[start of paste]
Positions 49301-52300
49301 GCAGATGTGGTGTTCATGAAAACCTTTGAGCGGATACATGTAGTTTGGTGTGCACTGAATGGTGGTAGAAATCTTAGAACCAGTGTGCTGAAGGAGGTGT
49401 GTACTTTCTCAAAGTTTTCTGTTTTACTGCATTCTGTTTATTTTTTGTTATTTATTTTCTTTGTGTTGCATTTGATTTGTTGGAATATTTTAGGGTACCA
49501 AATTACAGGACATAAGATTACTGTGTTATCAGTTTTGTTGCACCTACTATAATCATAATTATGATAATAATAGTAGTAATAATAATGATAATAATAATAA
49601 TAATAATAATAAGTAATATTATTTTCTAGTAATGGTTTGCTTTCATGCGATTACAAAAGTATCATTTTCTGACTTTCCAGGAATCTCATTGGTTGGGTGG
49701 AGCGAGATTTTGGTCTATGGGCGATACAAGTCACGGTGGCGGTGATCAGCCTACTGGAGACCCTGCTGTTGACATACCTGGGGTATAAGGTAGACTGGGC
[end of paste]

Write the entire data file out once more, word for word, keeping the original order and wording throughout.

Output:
Positions 49301-52300
49301 GCAGATGTGGTGTTCATGAAAACCTTTGAGCGGATACATGTAGTTTGGTGTGCACTGAATGGTGGTAGAAATCTTAGAACCAGTGTGCTGAAGGAGGTGT
49401 GTACTTTCTCAAAGTTTTCTGTTTTACTGCATTCTGTTTATTTTTTGTTATTTATTTTCTTTGTGTTGCATTTGATTTGTTGGAATATTTTAGGGTACCA
49501 AATTACAGGACATAAGATTACTGTGTTATCAGTTTTGTTGCACCTACTATAATCATAATTATGATAATAATAGTAGTAATAATAATGATAATAATAATAA
49601 TAATAATAATAAGTAATATTATTTTCTAGTAATGGTTTGCTTTCATGCGATTACAAAAGTATCATTTTCTGACTTTCCAGGAATCTCATTGGTTGGGTGG
49701 AGCGAGATTTTGGTCTATGGGCGATACAAGTCACGGTGGCGGTGATCAGCCTACTGGAGACCCTGCTGTTGACATACCTGGGGTATAAGGTAGACTGGGC